• If there are N resources identified in the specification, there are 2N possible permutations of the bit vector. For very small values of N, it may be possible to simply examine all permutations, identify those which satisfy the requirements, and compute the probability of each such permutation, as explained above. It may appear that analysis would be difficult for larger values of N, but it will be observed that, for a typical configuration, even one with substantial redundancy, the vast majority of the permutations yield insufficient resources to satisfy the service requirements, and may thus be pruned to reduce the scope of the analysis. Additionally, various equivalent permutations may be combined to further reduce the scope.
  • FIG. 8 is a flow diagram illustrating at a greater at level of specificity the actions performed by a data processing support provider 103, and in particular a risk evaluation function 423 executing within one or more data processing systems of a data processing support provider, to analyze a configuration defined by a configuration specification to determine a risk of service degradation, according to the preferred embodiment.
  • Referring to FIG. 8, the risk evaluation function 423 selects a resource type (block 801), such as a core, a network adapter, a network, a storage device, etc. The risk evaluation function generates a “permutation” of the selected resource type (block 802), i.e, a unique state of the bit vector for each resource of the selected resource type.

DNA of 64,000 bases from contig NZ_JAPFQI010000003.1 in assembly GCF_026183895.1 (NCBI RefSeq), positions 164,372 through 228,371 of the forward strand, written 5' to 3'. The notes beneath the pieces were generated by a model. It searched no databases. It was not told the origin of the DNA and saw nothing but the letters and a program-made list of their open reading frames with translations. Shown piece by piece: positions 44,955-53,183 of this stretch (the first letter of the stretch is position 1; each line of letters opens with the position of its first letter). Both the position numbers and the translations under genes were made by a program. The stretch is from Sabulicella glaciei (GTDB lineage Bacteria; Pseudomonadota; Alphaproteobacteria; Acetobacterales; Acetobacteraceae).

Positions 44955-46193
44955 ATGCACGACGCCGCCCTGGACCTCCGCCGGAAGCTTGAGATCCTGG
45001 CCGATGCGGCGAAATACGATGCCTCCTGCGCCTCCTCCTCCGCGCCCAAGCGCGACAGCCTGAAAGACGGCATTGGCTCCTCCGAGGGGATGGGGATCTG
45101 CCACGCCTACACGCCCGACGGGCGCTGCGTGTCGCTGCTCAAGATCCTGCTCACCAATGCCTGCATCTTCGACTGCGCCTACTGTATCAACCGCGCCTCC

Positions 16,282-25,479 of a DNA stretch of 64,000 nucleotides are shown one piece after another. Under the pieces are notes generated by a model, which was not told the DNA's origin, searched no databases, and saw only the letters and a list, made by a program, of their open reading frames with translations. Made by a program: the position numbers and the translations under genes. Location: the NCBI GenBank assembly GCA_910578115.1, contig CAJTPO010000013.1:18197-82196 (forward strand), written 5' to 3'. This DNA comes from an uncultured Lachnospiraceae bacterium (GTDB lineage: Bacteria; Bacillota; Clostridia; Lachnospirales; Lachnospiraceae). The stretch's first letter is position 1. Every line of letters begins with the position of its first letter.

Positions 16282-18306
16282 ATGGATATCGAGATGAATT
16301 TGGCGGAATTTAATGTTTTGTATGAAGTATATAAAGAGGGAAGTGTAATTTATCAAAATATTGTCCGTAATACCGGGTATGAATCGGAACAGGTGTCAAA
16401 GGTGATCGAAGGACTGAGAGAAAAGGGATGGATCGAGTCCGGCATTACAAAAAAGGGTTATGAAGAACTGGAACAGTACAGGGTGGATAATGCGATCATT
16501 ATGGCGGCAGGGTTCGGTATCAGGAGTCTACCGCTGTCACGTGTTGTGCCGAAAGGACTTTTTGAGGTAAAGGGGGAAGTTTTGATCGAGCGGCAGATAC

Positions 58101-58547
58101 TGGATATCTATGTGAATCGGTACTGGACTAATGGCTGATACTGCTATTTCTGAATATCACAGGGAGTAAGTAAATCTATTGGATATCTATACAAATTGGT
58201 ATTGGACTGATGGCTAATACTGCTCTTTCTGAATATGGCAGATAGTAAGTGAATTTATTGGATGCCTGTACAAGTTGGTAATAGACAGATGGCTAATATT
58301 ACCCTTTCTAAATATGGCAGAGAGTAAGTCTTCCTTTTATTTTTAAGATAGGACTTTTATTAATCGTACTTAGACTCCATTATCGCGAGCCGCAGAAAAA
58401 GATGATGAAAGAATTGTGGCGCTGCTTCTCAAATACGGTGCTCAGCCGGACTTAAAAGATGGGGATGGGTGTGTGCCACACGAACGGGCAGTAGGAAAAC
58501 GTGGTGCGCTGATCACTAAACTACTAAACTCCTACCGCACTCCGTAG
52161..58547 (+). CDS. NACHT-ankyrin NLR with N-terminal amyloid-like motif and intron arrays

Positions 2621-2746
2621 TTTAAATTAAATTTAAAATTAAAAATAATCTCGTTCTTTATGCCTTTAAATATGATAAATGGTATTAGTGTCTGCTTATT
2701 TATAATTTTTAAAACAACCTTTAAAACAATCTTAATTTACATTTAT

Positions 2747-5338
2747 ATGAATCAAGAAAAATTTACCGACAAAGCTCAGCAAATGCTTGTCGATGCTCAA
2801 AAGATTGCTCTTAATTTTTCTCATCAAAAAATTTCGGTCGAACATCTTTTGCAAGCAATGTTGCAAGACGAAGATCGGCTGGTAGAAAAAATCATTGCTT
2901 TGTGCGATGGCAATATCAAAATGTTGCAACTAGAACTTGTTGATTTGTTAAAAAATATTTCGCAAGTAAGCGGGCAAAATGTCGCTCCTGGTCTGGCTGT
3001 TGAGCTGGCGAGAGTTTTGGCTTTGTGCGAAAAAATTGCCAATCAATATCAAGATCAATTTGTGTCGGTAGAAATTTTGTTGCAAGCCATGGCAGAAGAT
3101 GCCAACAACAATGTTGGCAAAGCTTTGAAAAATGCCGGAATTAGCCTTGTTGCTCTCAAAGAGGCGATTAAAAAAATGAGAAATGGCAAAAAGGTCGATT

• The generated permutation is then compared with the resource requirements specified in resource requirements specification to determine whether it meets those requirements (block 803). If the requirements are not met (the ‘N’ branch from block 803), blocks 804-806 are skipped and the permutation is effectively pruned, i.e. no further permutations of other resource not yet selected need to be considered for this particular permutation of the selected resource, since minimum requirements are not met.
  • If, at block 803, the requirements are met (the ‘Y’ branch from block 803), the permutation is then compared with existing nodes, if any, at the current resource type level to identify any equivalents. An equivalent node is one associated with one or more equivalent permutations, i.e. permutations which may be considered equivalent for purposes of determining whether some other permutation of resource not yet selected meets the requirements. In other words, a permutation P1 of resources R(1) . . . R(J) is equivalent to a permutation P2 of resources R(1) . . . R(J) if any only if, for each and every permutation PX of resources R(J+1) . . . R(N) (where N is the total number of resources in the configuration), if permutation P1 combined with permutation PX satisfies the requirements, then permutation P2 combined with permutation PX also satisfies the requirements, and if permutation P1 combined with PX does not satisfy the requirements, then permutation P2 combined with PX also does not satisfy the requirements.
  • If an equivalent node exists (the ‘Y’ branch from block 804), the subject permutation is added to the existing node (block 805). If an equivalent node does not exist (the ‘N’ branch from block 804), a new node is created to represent the subject permutation (block 806).